Thanks again, Vicki! What’s the verdict, Readers?
April’s Note: Today we have Monika from A Lovely Bookshelf on the Wall, she has excellent taste in children’s books. I love this post so much that I begged her to use it here.
I take her advice so seriously that any time my daughter requests (for me to purchase) what’s obviously a mass produced book (twaddle) designed to sell more television characters, etc. I say ‘no’ and we find a compromise.
So there’s no ‘Dora Saves the Day’ or ‘My Little Pony’s Great Adventure’ in my house. Enjoy!
Let us know in the comments what you think of twaddle and the such. How do you choose children’s books?
I am so excited that children’s literature is one of the Armchair BEA topics this week! This is something I’ve been wanting to post about for a while, especially since I get a lot of requests to review children’s books.
When it comes to children’s literature, there is a word that describes what I avoid:
The Enormous Crocodile by: Roald Dahl
Source: Public Library (I will probably purchase it soon.)
The Enormous Crocodile is incredibly hungry-and incredibly greedy. His favorite meal is a plump, juicy little child, and he intends to gobble up as many of them as he can! But when the other animals in the jungle join together to put an end to his nasty schemes, the Enormous Crocodile learns a lesson he won’t soon forget. Dahl’s wicked humor is as delightful as ever in this new, larger edition of a hilarious favorite.
I love Roald Dahl. My daughter is three. My favorites are Matilda and The Witches, so I figure that she might be a little too young for those two. I went out seeking something that might not be as scary and traumatic, so I settled on The Enormous Crocodile… without reading it first. The enormous crocodile is INTENT on gobbling up as many as juicy little children as he can get his teeth on! In the usual Roald Dahl spirit it’s a little dark, a little horrifying, and ALL fun.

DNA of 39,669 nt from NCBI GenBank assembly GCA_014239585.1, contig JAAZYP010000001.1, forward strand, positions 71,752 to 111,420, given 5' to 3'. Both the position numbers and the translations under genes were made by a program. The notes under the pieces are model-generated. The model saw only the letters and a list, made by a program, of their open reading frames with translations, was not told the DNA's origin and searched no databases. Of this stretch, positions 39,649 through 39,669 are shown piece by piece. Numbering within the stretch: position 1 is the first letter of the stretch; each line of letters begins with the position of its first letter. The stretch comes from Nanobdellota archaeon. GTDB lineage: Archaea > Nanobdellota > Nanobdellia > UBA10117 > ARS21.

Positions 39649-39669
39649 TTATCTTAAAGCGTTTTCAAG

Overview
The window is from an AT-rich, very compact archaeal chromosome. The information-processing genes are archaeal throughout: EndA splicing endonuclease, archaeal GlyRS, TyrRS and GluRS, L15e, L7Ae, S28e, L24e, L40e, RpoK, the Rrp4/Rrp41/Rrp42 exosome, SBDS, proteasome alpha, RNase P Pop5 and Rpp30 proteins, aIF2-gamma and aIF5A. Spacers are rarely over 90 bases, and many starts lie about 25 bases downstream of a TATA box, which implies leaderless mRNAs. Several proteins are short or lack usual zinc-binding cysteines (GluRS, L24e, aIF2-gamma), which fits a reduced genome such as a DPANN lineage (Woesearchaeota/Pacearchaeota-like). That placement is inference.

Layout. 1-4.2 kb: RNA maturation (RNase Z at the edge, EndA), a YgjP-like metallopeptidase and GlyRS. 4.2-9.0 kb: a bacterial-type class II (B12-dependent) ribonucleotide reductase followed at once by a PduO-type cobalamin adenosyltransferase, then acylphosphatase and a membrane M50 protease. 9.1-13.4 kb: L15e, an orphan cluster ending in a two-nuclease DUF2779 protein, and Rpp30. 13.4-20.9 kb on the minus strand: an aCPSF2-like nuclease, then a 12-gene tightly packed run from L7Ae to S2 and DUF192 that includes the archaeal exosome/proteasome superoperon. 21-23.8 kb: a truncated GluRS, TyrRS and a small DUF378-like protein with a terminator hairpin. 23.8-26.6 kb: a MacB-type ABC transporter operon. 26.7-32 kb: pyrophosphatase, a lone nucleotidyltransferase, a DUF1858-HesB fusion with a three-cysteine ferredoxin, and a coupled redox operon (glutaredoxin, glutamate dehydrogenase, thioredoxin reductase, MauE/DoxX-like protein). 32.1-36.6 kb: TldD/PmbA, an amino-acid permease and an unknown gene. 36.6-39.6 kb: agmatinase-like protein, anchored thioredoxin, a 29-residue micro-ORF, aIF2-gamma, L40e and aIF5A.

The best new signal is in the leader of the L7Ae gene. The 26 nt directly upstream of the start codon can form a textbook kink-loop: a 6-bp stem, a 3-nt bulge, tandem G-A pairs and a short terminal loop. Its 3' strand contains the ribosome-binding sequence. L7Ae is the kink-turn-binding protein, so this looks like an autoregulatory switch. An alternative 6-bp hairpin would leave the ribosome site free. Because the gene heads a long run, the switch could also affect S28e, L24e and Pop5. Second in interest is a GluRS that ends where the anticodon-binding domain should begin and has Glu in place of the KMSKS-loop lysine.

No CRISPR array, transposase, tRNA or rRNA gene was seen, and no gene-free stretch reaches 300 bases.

I thought that The Girl might find this scary or terrifying – but by the end she was delighted and laughed her head off. None of the children got eaten – the enormous crocodile is thwarted by the various jungle animals that he yaps about his plans to gobble up children to. The end of the story climaxes with Trunky the Elephant swinging the Crocodile by his tail and launching him into the sun, where he ‘sizzles up like a sausage.’ I read it, paused, and then she started giggling like a maniac.
My biggest ‘complaint’ about this book is a little long to read in one sitting – but not completely prohibitively so. It’s also a great selection for early readers.
Are there any pictures books that you don’t totally hate, Reader? What about ones that are a little bit dark?
Rosie may seem quiet during the day, but at night she’s a brilliant inventor of gizmos and gadgets who dreams of becoming a great engineer. When her great-great-aunt Rose (Rosie the Riveter) comes for a visit and mentions her one unfinished goal—to fly—Rosie sets to work building a contraption to make her aunt’s dream come true. But when her contraption doesn’t fly but rather hovers for a moment and then crashes, Rosie deems the invention a failure. On the contrary, Aunt Rose insists that Rosie’s contraption was a raging success: you can only truly fail, she explains, if you quit. From the powerhouse author-illustrator team of Iggy Peck, Architect comes Rosie Revere, Engineer, another charming, witty picture book about believing in yourself and pursuing your passion.
Inspired by The Well-Read Redhead. Reviews of books for children, tolerated by adults.
In this age of mass-produced nonsense for adults (I’m looking at you Fifty Shades of Grey) is it surprising that we have so many picture books hastily put together with characters that have been branded and marketed? Monika at A Lovely Bookshelf wrote a brilliant piece on twaddle in children’s literature. Well meaning friends and family members will often drop off books for The Girl starring Dora, Minnie Mouse, and Disney Princesses (the worst). More often than not I skim through the books and find that they’re worse than useless, they’re a waste of time and brain cells. (I’m still looking at you, Fifty Shades of Grey) So I dispatch these well-meant gifts directly to the GoodWill bag that resides in my front closet, post-haste.